WHO said people power was dead?
In one amazing day, TWO Sun campaigns result in triumphs for our readers.
GURKHAS win a crucial Commons victory against Government plans to deport them.
And BABY P social workers finally pay the price for their incompetence and arrogance.
Incredibly, the Sun can't even get the campaign concerning the Gurkhas right. The government has no plans to deport them; retired Gurkhas instead want the right to settle here. One would have thought that if the Sun had been covering the Gurkhas campaign since the beginning, it might have been able to get the key facts straight.
First, the Gurkhas...
Labour’s humiliation at Westminster over its shabby treatment of these brave men is a triumph for decency and democracy.
The Sun is proud to have led the crusade to let the Gurkhas settle here.
Gordon Brown has only himself to blame for his bloody nose.
Led the crusade? Prior to last Saturday, only Jon Gaunt had so much as mentioned the Gurkhas' campaign in the paper this year. Last year the paper made 38 mentions of Gurkhas: just once did it make the Sun's leader column, and then it was regarded as the least important issue of the day, below some completely inaccurate nonsense about the European Union and yet more woe from Helen Newlove. To be fair to the paper, Gaunt has at least repeatedly wrote about the Gurkhas, but one columnist does not make a paper leading the "crusade". Notable by their absence from this leader are the far more important individuals who genuinely did lead the campaign, namely Joanna Lumley and Nick Clegg, who obviously come second to the paper's noble leadership and the readers who did much to put down the motion which led to the government being defeated.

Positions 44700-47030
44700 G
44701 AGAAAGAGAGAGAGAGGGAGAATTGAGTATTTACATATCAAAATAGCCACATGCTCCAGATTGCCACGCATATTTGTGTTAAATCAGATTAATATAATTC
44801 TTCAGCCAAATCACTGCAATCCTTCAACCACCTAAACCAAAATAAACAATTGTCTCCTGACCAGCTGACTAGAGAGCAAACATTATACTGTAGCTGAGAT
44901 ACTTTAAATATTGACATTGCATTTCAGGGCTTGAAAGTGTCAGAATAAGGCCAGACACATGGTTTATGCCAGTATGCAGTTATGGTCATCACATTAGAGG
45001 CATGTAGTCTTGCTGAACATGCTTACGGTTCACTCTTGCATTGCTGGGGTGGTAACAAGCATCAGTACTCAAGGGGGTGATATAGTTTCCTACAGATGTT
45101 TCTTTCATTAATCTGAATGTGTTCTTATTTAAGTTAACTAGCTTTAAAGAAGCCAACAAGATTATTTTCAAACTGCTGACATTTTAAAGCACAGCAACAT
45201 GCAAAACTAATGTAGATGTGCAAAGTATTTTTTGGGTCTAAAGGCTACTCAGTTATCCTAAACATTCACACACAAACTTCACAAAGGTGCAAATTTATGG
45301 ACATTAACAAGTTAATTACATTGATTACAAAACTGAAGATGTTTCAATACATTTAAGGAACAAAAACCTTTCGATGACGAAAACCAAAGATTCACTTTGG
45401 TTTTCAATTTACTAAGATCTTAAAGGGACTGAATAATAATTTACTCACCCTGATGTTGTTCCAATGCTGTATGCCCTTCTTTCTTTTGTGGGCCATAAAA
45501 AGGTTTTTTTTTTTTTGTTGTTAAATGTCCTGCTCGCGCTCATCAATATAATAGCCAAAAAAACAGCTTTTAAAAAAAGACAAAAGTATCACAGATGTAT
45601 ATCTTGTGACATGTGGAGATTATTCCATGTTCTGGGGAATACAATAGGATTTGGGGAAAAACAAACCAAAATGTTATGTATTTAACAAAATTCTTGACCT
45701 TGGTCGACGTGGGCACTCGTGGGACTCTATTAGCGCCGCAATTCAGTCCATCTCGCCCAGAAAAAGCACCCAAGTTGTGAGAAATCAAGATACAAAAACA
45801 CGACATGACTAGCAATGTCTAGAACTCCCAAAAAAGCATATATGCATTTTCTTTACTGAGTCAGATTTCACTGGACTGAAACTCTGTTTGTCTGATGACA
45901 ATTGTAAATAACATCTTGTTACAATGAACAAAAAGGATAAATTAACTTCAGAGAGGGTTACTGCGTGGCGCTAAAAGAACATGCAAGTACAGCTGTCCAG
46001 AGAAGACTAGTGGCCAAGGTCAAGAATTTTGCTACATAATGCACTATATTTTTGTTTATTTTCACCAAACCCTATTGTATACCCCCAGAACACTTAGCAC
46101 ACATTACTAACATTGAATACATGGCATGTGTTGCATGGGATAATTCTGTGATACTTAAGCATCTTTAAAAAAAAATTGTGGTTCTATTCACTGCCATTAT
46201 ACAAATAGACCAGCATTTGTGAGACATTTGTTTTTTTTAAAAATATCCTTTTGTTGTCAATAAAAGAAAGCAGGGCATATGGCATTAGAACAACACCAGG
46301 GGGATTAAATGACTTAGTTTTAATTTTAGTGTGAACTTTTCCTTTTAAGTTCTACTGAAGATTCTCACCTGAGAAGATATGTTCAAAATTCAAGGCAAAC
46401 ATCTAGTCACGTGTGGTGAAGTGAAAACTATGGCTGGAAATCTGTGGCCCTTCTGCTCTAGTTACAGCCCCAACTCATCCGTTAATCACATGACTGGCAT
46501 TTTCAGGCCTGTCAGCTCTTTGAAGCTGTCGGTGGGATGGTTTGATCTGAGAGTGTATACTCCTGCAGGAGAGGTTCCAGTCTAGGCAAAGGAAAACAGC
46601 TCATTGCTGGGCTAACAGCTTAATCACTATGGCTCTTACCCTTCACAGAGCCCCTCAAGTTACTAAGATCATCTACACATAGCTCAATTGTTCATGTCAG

And why did it take Haringey Council so long to appreciate anger over their failure to sack those who betrayed Baby P?
I don't know; maybe they were following proper procedure rather than just deciding to instantly sack people based on what was written in Sun leader columns?
Four went yesterday without compensation, including social worker Maria Ward, her superior Gillie Christou and two bosses.
That would be the same Maria Ward who was driven to the edge of suicide by the Sun's targeting of her. Before the Sun shut down comments on its Baby P reports, readers had commented on the Sun's article daring her to do it. The paper had also demanded that another social worker, Sylvia Henry, be sacked. The council found that she had no case to answer. Doubtless she too suffered similar treatment to that which Sharon Shoesmith and Ward were subjected; if she was hoping for an apology, she'll be waiting a long time.
It’s good to see that public opinion can still count in national life.
As long as that public opinion corresponds with the Sun's views, naturally.